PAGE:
Post-disaster mental health
worse in smokers
February 21, 2007
NEW YORK (Reuters Health) - Among people who experience a major disaster, smokers are more likely to develop mental health disturbances than those who don't smoke, according to a study published in the Journal of Clinical Psychiatry.
"Post-trauma mental health disturbances such as post-traumatic stress disorder (PTSD) are associated with increased smoking, either by starting to smoke or an increase of tobacco use," write Dr. Peter G. Van der Velden, of the Institute for Psychotrauma, Zaltbommel, the Netherlands, and colleagues.
However, few trauma studies have examined whether smoking is a risk factor, or "marker" for PTSD or other mental health disorders following a disaster.
To look into that aspect, the researchers conducted surveys 18 months and 4 years after a fireworks disaster in Enschede, the Netherlands. Included were 662 adult victims and 526 residents of another Dutch city who were used as a comparison group.
Victims who smoked at the first evaluation were more than twice as likely as those who did not smoke to have severe anxiety symptoms, nearly twice as likely to have severe hostility symptoms, and close to three times as likely to have a diagnosis of disaster-related PTSD at the 4-year evaluation.
While smoking was not a risk factor for mental illness in the overall comparison group, in a subgroup of individuals who had stressful life events, smoking at the first evaluation was associated with four times the risk of developing severe anxiety symptoms.
If these findings are confirmed by other studies, disaster victims who smoke may be able to reduce their risk of developing mental health disturbances if they quit smoking, Van der Velden and colleagues conclude.
SOURCE: Journal of Clinical Psychiatry, January 2007.
Online story source: http://news.yahoo.com/s/nm/20070222/hl_nm/post_disaster_smokers_dc_1
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Smoking as a risk factor for mental health disturbances after a disaster: a prospective comparative study.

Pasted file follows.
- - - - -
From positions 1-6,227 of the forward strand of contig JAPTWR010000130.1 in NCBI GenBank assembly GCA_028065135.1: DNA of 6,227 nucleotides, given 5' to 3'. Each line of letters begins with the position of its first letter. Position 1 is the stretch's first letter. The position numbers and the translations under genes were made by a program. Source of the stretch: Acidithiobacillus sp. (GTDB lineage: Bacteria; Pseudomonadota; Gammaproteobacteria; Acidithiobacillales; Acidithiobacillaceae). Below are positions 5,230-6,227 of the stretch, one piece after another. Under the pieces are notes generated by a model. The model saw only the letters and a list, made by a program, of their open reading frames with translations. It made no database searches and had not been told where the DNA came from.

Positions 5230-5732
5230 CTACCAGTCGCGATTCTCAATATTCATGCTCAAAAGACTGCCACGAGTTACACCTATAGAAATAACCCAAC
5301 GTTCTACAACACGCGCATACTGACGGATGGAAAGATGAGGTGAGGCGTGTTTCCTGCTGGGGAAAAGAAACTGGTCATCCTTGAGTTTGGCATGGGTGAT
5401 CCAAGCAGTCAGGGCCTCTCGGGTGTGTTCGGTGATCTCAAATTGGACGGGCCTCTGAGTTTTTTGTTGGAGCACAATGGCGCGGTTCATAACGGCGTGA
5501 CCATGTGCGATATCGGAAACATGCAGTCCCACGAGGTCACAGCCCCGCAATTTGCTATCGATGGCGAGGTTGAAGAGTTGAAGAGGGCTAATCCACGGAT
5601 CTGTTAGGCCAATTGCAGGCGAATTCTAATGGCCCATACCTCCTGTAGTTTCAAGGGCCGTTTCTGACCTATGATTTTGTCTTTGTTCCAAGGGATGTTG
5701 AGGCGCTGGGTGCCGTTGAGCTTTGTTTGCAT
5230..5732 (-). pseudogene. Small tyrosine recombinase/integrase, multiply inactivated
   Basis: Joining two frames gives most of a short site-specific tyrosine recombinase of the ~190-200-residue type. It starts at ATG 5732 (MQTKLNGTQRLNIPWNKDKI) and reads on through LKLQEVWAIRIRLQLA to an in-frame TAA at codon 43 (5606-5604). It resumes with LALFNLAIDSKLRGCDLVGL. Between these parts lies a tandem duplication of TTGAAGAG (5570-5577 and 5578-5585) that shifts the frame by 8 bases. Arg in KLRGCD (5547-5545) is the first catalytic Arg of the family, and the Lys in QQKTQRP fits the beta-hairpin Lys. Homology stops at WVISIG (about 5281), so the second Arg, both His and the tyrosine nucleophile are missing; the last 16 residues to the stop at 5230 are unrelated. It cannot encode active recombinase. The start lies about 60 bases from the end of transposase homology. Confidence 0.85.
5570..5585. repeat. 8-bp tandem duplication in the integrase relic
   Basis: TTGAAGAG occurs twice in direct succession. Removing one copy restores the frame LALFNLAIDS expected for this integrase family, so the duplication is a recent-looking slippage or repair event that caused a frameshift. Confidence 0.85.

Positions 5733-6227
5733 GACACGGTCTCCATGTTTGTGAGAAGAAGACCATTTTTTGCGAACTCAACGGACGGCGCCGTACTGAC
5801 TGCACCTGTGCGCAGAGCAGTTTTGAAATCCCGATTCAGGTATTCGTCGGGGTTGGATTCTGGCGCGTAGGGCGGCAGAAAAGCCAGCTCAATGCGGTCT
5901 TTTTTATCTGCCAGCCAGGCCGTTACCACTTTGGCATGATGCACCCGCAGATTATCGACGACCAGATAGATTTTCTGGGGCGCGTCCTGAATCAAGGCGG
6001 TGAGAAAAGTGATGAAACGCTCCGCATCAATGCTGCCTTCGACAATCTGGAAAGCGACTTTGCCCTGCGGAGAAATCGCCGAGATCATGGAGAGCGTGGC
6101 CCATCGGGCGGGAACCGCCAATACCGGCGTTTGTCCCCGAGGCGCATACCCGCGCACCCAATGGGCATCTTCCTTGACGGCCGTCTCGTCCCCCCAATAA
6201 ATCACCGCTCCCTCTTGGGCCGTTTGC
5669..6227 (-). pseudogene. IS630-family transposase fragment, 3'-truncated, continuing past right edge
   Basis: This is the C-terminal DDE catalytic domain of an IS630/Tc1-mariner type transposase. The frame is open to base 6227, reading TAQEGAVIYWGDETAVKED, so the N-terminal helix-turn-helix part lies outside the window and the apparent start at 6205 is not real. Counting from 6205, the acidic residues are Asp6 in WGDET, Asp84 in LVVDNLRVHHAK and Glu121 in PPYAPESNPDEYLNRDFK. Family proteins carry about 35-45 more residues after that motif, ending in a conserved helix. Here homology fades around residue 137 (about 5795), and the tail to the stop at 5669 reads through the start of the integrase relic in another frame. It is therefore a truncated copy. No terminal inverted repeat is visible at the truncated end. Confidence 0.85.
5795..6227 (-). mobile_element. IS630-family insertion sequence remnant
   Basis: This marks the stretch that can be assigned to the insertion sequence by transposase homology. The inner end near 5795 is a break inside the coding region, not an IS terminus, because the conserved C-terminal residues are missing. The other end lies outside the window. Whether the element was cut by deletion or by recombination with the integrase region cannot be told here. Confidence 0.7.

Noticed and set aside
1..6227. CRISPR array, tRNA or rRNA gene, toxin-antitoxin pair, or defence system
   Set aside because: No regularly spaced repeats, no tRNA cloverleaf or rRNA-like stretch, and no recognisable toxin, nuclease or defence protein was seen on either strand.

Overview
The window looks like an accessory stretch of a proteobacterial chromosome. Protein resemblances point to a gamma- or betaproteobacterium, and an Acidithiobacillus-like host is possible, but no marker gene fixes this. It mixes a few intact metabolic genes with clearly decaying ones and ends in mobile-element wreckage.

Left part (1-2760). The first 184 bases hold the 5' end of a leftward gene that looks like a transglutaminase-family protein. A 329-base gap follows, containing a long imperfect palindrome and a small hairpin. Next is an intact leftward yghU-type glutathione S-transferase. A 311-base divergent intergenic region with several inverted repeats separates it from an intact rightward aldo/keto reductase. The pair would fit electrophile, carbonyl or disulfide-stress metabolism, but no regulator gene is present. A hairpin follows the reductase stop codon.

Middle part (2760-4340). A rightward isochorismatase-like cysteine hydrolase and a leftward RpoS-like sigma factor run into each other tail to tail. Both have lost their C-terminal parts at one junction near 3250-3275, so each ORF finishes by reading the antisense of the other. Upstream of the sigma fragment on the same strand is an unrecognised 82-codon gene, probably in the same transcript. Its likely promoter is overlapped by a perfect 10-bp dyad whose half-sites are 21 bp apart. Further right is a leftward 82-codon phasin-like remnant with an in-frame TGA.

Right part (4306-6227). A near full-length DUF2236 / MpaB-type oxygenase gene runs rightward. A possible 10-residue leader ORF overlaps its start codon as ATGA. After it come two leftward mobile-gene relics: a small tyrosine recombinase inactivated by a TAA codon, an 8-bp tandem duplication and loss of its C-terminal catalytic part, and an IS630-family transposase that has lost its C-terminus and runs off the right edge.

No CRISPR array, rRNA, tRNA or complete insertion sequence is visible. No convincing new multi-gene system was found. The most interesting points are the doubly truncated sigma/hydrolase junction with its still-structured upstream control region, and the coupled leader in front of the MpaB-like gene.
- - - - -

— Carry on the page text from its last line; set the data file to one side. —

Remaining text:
Journal of Clinical Psychiatry. 2007 January;68(1): pages 87-92.
Authors: Van der Velden PG, Grievink L, Olff M, Gersons BP, Kleber RJ; Dutch Ministry of Health, Welfare, and Sport.
Institute for Psychotrauma, Zaltbommel, The Netherlands. firstname.lastname@example.org
OBJECTIVE: To assess whether smoking is a(n) (independent) risk factor for mental health problems among adult disaster victims and among a nonexposed comparison group.
METHOD: Surveys were conducted 18 months (T1) and 4 years (T2) after a fireworks disaster in Enschede, the Netherlands (May 13, 2000), among adult victims (N = 662) and a comparison group (N = 526) of residents of a city located in another part of the Netherlands. The surveys included measures of smoking (Dutch Local and National Public Health Monitor); severe anxiety, depression, and hostility symptoms (the Symptom Checklist-90, revised); and disaster-related post-traumatic stress disorder (PTSD; DSM-IV criteria) (the PTSD self-rating scale).
RESULTS: Victims who smoked at T1 had a higher chance to suffer from severe anxiety symptoms (adjusted OR = 2.32 [95% CI = 1.19 to 4.53]), severe hostility symptoms (adjusted OR = 1.84 [95% CI = 1.06 to 3.22]), and disaster-related PTSD (adjusted OR = 2.64 [95% CI = 1.05 to 6.62]) at T2 than victims who did not smoke at T1, when controlling for symptoms at T1, demographic characteristics, and life events. Among the total comparison group, smoking was not an independent risk factor. However, smoking at T1 was associated with severe anxiety symptoms at T2 among controls who were confronted with stressful life events (adjusted OR = 4.11 [95% CI = 1.03 to 16.47]).
CONCLUSIONS: Smoking is an independent risk factor for severe anxiety and hostility symptoms and PTSD among adult disaster victims and for anxiety symptoms among adult people who are confronted with stressful life events. Questions about smoking behavior among disaster victims may help to identify adult victims who are at risk for postevent mental health disturbances.
PMID: 17284135 [PubMed - indexed for MEDLINE]